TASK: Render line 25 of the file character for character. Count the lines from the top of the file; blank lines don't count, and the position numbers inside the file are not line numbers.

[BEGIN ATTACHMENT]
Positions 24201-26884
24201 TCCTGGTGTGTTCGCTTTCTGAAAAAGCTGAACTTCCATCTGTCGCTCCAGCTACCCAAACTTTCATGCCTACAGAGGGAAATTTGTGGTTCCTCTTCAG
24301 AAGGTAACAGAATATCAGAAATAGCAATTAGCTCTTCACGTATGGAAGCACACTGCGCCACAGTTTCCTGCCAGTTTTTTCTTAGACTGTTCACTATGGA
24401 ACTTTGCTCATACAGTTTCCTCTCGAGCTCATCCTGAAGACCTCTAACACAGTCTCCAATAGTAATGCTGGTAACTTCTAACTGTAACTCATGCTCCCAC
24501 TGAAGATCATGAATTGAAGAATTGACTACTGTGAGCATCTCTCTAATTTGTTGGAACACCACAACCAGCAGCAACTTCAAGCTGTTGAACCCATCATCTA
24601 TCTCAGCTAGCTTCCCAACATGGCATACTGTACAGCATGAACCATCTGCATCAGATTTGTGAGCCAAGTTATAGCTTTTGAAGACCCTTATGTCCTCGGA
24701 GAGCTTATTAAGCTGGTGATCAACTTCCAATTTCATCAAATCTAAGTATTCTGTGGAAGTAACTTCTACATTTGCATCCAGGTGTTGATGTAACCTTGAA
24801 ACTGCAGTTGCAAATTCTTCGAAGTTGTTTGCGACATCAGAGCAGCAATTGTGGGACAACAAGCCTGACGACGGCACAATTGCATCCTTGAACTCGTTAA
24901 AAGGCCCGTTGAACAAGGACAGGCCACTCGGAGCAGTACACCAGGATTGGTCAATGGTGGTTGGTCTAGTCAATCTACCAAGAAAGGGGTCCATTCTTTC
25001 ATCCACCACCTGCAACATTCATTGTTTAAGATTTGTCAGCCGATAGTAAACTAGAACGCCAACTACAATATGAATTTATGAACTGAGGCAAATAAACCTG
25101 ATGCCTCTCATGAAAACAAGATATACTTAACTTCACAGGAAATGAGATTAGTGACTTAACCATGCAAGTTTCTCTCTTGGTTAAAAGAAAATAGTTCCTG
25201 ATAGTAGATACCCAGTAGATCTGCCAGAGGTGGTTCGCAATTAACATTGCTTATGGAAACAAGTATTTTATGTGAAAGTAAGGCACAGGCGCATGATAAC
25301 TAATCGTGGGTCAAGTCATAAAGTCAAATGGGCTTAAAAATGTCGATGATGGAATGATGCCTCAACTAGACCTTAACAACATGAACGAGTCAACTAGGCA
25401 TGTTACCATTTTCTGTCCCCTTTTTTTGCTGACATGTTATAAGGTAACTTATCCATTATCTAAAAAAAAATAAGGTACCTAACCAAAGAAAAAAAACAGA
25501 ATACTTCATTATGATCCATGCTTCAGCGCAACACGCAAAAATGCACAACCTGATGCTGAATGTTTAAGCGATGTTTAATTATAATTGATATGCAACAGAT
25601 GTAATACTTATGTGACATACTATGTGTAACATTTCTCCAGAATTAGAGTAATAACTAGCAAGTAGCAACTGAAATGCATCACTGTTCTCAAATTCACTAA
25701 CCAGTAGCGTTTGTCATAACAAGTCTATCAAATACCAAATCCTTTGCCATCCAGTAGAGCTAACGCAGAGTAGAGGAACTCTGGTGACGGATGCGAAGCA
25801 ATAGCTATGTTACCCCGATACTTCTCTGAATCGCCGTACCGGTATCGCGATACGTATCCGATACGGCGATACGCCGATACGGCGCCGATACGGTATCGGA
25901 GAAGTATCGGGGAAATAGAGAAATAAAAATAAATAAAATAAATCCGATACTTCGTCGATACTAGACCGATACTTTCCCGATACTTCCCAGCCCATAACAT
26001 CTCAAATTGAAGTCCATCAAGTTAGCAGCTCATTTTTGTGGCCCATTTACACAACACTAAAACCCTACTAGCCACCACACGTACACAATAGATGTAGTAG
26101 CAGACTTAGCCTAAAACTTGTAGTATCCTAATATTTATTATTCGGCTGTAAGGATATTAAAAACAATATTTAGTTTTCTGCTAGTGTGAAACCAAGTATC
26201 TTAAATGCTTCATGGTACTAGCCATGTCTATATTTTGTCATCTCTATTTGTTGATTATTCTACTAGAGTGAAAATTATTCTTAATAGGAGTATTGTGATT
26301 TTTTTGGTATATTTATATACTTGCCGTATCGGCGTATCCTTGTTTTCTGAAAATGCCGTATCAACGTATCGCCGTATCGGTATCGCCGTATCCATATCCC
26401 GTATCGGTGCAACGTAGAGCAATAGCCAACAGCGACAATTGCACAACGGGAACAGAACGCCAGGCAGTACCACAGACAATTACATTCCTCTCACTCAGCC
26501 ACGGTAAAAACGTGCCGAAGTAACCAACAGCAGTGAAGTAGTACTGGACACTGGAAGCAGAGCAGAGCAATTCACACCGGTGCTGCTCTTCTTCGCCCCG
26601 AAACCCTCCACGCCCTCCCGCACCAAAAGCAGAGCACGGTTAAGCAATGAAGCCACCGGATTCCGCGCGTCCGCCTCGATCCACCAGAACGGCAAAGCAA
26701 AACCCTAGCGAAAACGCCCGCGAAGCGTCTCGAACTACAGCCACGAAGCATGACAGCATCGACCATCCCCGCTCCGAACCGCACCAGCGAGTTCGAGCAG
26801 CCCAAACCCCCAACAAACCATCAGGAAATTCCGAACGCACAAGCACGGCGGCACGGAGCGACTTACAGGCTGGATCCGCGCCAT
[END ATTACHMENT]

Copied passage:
26501 ACGGTAAAAACGTGCCGAAGTAACCAACAGCAGTGAAGTAGTACTGGACACTGGAAGCAGAGCAGAGCAATTCACACCGGTGCTGCTCTTCTTCGCCCCG